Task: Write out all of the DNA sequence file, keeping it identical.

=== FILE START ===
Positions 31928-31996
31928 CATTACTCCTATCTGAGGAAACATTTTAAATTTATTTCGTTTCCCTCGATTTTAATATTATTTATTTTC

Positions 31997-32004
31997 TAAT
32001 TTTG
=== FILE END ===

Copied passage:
Positions 31928-31996
31928 CATTACTCCTATCTGAGGAAACATTTTAAATTTATTTCGTTTCCCTCGATTTTAATATTATTTATTTTC

Positions 31997-32004
31997 TAAT
32001 TTTG